Digital inequalities such as digital divides are a big issue in the information society, potentially influencing engagement in political, social, and educational life. They create marginalized, excluded groups who do not have access to the Internet, to information, or maybe to the necessary skills for using these devices and social applications. At some point, these people will not be able to engage fully in social, economic or political life.
The notion of being social on the Web is constantly evolving since we are connected not only via computers but also via mobile phones and other handheld devices. There is no doubt that these technologies, along with social media and apps, help to bridge the present digital divides, by providing an interactive and engaging platform for otherwise excluded voices, globally.
However, it is still a challenge, not only to make those technologies available everywhere, but also to create programs and initiatives for educating, engaging, empowering and interacting so that those digital gaps would break down or at least lessen.
Despite the way in which social media and mainstream news like to talk about ‘’new digital divides’’, they are not new at all. From my own research in the field (a new the book where I contributed with the chapter), it seems that the core issue is not always about technology as a liberator (that breaks down the digital divide), but that the central issues are about social power, access to information and skills (even to the level of fundamental literacy).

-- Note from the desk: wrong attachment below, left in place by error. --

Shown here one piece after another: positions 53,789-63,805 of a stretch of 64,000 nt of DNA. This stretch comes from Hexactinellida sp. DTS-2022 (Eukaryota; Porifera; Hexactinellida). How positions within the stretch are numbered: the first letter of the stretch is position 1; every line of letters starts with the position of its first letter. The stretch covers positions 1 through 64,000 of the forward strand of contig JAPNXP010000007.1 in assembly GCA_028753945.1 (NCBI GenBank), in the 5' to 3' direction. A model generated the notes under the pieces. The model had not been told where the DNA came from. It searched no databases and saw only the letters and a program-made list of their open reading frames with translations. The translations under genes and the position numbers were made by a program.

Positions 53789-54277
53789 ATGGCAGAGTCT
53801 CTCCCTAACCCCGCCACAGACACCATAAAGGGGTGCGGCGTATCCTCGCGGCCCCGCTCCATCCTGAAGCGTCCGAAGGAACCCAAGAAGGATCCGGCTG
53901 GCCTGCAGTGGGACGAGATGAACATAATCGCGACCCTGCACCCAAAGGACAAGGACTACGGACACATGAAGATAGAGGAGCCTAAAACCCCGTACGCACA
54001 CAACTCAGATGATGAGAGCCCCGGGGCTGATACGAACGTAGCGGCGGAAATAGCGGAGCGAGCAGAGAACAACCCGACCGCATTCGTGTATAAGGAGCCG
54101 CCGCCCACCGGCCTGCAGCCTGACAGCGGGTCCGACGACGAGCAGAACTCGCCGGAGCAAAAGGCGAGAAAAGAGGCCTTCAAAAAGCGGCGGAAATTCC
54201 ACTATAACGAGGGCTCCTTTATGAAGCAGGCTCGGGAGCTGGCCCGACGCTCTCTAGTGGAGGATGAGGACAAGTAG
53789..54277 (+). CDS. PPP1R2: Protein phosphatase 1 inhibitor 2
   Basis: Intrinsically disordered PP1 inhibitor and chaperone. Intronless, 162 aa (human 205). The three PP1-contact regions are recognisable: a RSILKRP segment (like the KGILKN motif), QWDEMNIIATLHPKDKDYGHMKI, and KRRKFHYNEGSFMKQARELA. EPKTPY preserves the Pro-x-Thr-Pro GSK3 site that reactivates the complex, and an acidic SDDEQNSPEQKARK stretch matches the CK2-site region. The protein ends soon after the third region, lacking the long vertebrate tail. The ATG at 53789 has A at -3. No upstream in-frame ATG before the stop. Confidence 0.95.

Opening up the access to knowledge and its deployment in everyday work and education is crucial for producing the results and fostering the competences of the members of one’s society. Access to information is the key to an individual’s position in society.
We are all participating on a daily basis in a networked world and we are the creators and the producers of the content online, all together in the same hyper-connected world where the issues and patterns of inclusion and exclusion need to be observed and addressed.
Although there is still limited access to the Internet in some developing countries, connectivity continues to grow and mobile technology and social media applications are playing vital roles in shaping the trends of social activism and raising awareness, in the context of freedom of expression and giving citizens a voice to address social issues. According to the International telecommunications Union, about 70% of mobile phone users are in developing countries, mostly in the global South – making mobile devices the